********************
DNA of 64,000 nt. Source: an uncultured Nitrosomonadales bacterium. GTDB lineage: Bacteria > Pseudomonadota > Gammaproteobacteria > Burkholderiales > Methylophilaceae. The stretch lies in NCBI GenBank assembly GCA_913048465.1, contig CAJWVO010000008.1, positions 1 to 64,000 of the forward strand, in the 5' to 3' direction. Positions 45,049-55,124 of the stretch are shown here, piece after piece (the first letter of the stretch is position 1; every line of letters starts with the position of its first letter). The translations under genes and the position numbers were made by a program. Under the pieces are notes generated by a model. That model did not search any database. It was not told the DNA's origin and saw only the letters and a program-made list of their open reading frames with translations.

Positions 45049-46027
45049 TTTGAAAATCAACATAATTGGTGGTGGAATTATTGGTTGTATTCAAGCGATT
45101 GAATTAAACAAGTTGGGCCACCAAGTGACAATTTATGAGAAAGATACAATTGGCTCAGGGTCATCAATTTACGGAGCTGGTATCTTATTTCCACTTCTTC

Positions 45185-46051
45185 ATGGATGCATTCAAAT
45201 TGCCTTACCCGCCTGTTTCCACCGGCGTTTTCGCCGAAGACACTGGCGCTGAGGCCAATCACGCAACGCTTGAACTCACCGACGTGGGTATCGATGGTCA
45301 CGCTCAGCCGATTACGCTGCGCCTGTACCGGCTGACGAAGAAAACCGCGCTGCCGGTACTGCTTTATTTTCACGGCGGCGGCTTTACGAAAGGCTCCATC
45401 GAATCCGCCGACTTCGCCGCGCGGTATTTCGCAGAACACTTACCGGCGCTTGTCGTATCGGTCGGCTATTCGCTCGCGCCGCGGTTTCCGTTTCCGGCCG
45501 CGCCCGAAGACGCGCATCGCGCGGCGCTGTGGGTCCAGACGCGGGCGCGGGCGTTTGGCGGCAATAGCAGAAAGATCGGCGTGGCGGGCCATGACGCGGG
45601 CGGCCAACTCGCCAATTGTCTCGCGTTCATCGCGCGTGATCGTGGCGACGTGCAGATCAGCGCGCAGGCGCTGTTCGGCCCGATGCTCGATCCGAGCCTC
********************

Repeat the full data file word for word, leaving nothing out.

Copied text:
DNA of 64,000 nt. Source: an uncultured Nitrosomonadales bacterium. GTDB lineage: Bacteria > Pseudomonadota > Gammaproteobacteria > Burkholderiales > Methylophilaceae. The stretch lies in NCBI GenBank assembly GCA_913048465.1, contig CAJWVO010000008.1, positions 1 to 64,000 of the forward strand, in the 5' to 3' direction. Positions 45,049-55,124 of the stretch are shown here, piece after piece (the first letter of the stretch is position 1; every line of letters starts with the position of its first letter). The translations under genes and the position numbers were made by a program. Under the pieces are notes generated by a model. That model did not search any database. It was not told the DNA's origin and saw only the letters and a program-made list of their open reading frames with translations.

Positions 45049-46027
45049 TTTGAAAATCAACATAATTGGTGGTGGAATTATTGGTTGTATTCAAGCGATT
45101 GAATTAAACAAGTTGGGCCACCAAGTGACAATTTATGAGAAAGATACAATTGGCTCAGGGTCATCAATTTACGGAGCTGGTATCTTATTTCCACTTCTTC

Positions 45185-46051
45185 ATGGATGCATTCAAAT
45201 TGCCTTACCCGCCTGTTTCCACCGGCGTTTTCGCCGAAGACACTGGCGCTGAGGCCAATCACGCAACGCTTGAACTCACCGACGTGGGTATCGATGGTCA
45301 CGCTCAGCCGATTACGCTGCGCCTGTACCGGCTGACGAAGAAAACCGCGCTGCCGGTACTGCTTTATTTTCACGGCGGCGGCTTTACGAAAGGCTCCATC
45401 GAATCCGCCGACTTCGCCGCGCGGTATTTCGCAGAACACTTACCGGCGCTTGTCGTATCGGTCGGCTATTCGCTCGCGCCGCGGTTTCCGTTTCCGGCCG
45501 CGCCCGAAGACGCGCATCGCGCGGCGCTGTGGGTCCAGACGCGGGCGCGGGCGTTTGGCGGCAATAGCAGAAAGATCGGCGTGGCGGGCCATGACGCGGG
45601 CGGCCAACTCGCCAATTGTCTCGCGTTCATCGCGCGTGATCGTGGCGACGTGCAGATCAGCGCGCAGGCGCTGTTCGGCCCGATGCTCGATCCGAGCCTC